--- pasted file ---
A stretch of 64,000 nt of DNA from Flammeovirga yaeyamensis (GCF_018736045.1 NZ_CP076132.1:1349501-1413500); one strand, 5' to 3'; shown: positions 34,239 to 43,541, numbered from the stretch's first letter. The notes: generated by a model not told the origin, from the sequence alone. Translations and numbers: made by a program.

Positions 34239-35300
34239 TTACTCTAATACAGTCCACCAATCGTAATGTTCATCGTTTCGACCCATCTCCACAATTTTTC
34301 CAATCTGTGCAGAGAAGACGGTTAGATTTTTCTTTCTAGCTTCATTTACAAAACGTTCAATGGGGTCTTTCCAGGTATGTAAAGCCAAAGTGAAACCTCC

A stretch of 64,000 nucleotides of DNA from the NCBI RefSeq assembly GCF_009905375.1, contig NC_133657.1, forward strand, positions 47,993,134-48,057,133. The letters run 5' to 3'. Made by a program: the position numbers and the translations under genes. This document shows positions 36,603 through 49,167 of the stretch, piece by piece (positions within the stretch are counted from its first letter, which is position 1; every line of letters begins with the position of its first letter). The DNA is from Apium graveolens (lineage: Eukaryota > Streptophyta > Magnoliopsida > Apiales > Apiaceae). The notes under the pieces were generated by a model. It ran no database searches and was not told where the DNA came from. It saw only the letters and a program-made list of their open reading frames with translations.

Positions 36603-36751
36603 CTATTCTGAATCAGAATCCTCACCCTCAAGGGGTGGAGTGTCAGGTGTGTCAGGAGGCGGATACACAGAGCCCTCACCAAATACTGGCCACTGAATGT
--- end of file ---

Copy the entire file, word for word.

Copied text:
A stretch of 64,000 nt of DNA from Flammeovirga yaeyamensis (GCF_018736045.1 NZ_CP076132.1:1349501-1413500); one strand, 5' to 3'; shown: positions 34,239 to 43,541, numbered from the stretch's first letter. The notes: generated by a model not told the origin, from the sequence alone. Translations and numbers: made by a program.

Positions 34239-35300
34239 TTACTCTAATACAGTCCACCAATCGTAATGTTCATCGTTTCGACCCATCTCCACAATTTTTC
34301 CAATCTGTGCAGAGAAGACGGTTAGATTTTTCTTTCTAGCTTCATTTACAAAACGTTCAATGGGGTCTTTCCAGGTATGTAAAGCCAAAGTGAAACCTCC

A stretch of 64,000 nucleotides of DNA from the NCBI RefSeq assembly GCF_009905375.1, contig NC_133657.1, forward strand, positions 47,993,134-48,057,133. The letters run 5' to 3'. Made by a program: the position numbers and the translations under genes. This document shows positions 36,603 through 49,167 of the stretch, piece by piece (positions within the stretch are counted from its first letter, which is position 1; every line of letters begins with the position of its first letter). The DNA is from Apium graveolens (lineage: Eukaryota > Streptophyta > Magnoliopsida > Apiales > Apiaceae). The notes under the pieces were generated by a model. It ran no database searches and was not told where the DNA came from. It saw only the letters and a program-made list of their open reading frames with translations.

Positions 36603-36751
36603 CTATTCTGAATCAGAATCCTCACCCTCAAGGGGTGGAGTGTCAGGTGTGTCAGGAGGCGGATACACAGAGCCCTCACCAAATACTGGCCACTGAATGT